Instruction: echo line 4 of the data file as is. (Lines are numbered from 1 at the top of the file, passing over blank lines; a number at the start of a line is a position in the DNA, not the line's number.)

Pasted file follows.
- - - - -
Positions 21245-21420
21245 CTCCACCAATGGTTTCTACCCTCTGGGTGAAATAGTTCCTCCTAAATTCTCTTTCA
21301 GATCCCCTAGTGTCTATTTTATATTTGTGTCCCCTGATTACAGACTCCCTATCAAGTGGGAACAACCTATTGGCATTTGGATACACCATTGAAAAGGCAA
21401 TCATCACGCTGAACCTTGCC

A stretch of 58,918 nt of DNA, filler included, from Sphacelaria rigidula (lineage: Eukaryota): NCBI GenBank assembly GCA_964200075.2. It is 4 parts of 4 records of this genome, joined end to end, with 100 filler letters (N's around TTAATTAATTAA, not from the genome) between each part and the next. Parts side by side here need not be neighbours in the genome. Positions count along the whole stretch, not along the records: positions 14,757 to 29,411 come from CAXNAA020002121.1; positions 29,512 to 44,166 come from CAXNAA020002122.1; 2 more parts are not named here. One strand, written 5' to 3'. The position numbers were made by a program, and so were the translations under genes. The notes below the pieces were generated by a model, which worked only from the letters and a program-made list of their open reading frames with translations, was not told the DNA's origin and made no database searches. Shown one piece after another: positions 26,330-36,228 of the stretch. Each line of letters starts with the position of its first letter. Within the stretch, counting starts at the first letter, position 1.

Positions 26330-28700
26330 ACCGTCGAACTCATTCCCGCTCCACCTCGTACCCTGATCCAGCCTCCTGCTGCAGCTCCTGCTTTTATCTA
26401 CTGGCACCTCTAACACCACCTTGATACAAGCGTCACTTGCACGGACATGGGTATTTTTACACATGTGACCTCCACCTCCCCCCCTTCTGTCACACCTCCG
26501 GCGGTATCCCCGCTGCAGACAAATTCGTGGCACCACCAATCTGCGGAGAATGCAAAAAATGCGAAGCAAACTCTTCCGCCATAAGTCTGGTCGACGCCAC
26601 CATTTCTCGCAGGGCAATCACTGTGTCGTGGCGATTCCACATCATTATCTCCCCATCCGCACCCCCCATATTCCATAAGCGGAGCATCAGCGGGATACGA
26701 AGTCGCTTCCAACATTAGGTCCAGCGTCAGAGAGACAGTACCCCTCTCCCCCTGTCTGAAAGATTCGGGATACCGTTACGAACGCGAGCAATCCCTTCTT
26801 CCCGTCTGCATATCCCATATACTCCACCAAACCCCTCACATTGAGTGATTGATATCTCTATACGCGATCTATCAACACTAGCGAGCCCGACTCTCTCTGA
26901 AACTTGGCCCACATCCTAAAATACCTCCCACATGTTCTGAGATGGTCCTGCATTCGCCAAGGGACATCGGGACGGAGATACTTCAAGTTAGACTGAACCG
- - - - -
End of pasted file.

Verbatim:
21401 TCATCACGCTGAACCTTGCC